Your deciding to forego an issue on appeal directly impairs the client's ability to raise that issue in a section 2254 petition. You need to be aware that because of the interplay of federal and state law, foregoing an issue on appeal will probably prevent it from being presented later as a claim in a federal petition.

    As a prerequisite to asserting a claim in a section 2254 petition, a petitioner must show that he has exhausted his state remedies by previously presenting the claim in state court. (O’Sullivan v. Boerckel, supra, 526 U.S. 838, 842-845.) If you forego a claim on direct appeal, your client will likely never be able to exhaust the claim in state court. Under California law, foregoing an available issue on appeal amounts to a waiver, and your client will ordinarily be barred from resurrecting the issue in state collateral proceedings. (In re Harris (1993) 5 Cal.4th 813, 825; habeas corpus cannot serve as a second appeal.) Because he or she cannot present the claim in state court, your client cannot meet the exhaustion requirement. Your waiver of his claim on appeal will probably thus bar him from litigating the claim in federal collateral proceedings. (Coleman v. Thompson (1991) 501 U.S. 722, 729-732; claim which is procedurally defaulted under state law cannot be raised on federal habeas corpus.)

    As a caveat to the foregoing discussion, it should be noted that a defendant enjoys the federal constitutional right to the effective assistance of appellate counsel. (Evitts v. Lucey (1985) 469 U.S. 387, 393-400.) Thus, if appellate counsel unreasonably fails to raise an issue, a defendant may pursue a claim of ineffective assistance of appellate counsel on state habeas. By exhausting this federal issue on state habeas, the defendant can then proceed to federal court on his Sixth Amendment claim and the underlying issue which would otherwise have been procedurally defaulted.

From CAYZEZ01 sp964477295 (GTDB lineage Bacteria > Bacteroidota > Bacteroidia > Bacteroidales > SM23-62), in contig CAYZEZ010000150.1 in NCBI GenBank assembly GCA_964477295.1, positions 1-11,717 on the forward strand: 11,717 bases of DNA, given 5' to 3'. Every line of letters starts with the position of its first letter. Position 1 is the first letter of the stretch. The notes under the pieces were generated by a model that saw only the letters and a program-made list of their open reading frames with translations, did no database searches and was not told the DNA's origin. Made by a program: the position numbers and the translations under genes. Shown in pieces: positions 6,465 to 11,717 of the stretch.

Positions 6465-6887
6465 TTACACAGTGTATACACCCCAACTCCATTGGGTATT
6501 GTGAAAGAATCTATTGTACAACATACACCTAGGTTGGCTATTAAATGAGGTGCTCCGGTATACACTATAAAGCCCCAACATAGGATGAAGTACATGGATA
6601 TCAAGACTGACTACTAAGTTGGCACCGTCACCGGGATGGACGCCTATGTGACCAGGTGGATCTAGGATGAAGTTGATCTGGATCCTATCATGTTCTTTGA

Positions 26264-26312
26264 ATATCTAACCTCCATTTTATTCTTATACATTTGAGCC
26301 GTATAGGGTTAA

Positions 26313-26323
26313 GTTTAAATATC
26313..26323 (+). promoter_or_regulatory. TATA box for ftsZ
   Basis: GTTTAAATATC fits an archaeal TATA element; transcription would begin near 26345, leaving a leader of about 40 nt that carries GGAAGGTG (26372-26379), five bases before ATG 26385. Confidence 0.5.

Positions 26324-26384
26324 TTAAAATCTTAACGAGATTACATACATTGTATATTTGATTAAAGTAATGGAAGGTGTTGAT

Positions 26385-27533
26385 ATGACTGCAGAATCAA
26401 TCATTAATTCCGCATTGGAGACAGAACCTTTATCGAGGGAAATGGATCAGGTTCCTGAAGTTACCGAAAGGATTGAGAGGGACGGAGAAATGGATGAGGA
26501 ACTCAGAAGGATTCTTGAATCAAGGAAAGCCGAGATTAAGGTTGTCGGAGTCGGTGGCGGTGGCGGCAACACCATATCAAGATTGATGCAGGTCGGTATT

In protecting a client's right to pursue federal relief in the future, you must carefully research existing relevant federal case law. But, you must also anticipate reasonably foreseeable developments in federal case law. (Reed v. Ross (1984) 468 U.S. 1, 14-20.) An available issue might stand little hope of success in state court under existing precedent, but if that issue might foreseeably form a basis for relief in a future section 2254 petition, under either existing or reasonably foreseeable precedent, you should be wary of foregoing the issue. When a case is sufficiently serious that a federal petition can be anticipated, you must exercise utmost care to preserve issues that may be viable in the future when your client files a petition under section 2254.

    c. Making a Federal Case

    The real possibility that a client will eventually seek relief under section 2254 should also affect your framing of the issues on appeal. A claim for post-conviction relief is cognizable under section 2254 only if it arises under federal law. (Duncan v. Henry, supra, 513 U.S. 364, 365-366.) Violations of state law in obtaining a conviction may be important on direct appeal in state court, but they are utterly irrelevant in section 2254 proceedings. The only issues a federal petitioner can raise are federal ones. To preserve an error for federal review, you should therefore consider framing it on appeal as an issue of federal as well as state law.

    Under 28 U.S.C. section 2254(d)(1), a federal court must rely on the law “as determined by the Supreme Court” in granting relief. The quoted “phrase refers to the holdings, as opposed to the dicta” of the court’s decisions. (Williams v. Taylor (2000) 529 U.S. 362, 412.) Also, it must be shown that the state court decision was contrary to or an unreasonable application of United States Supreme Court decisional law.

    It is a regrettable reality that trial attorneys often fail to specify that their objections are being made under the federal Constitution. As a result, the state appellate court may find that any objection under the federal Constitution has been waived. (See People v. Gordon (1990) 50 Cal.3d 1223, 1254, fn. 6; admission of extrajudicial statement was reviewed only under the Watson standard since a "federal constitutional right of confrontation" objection was not made at trial.)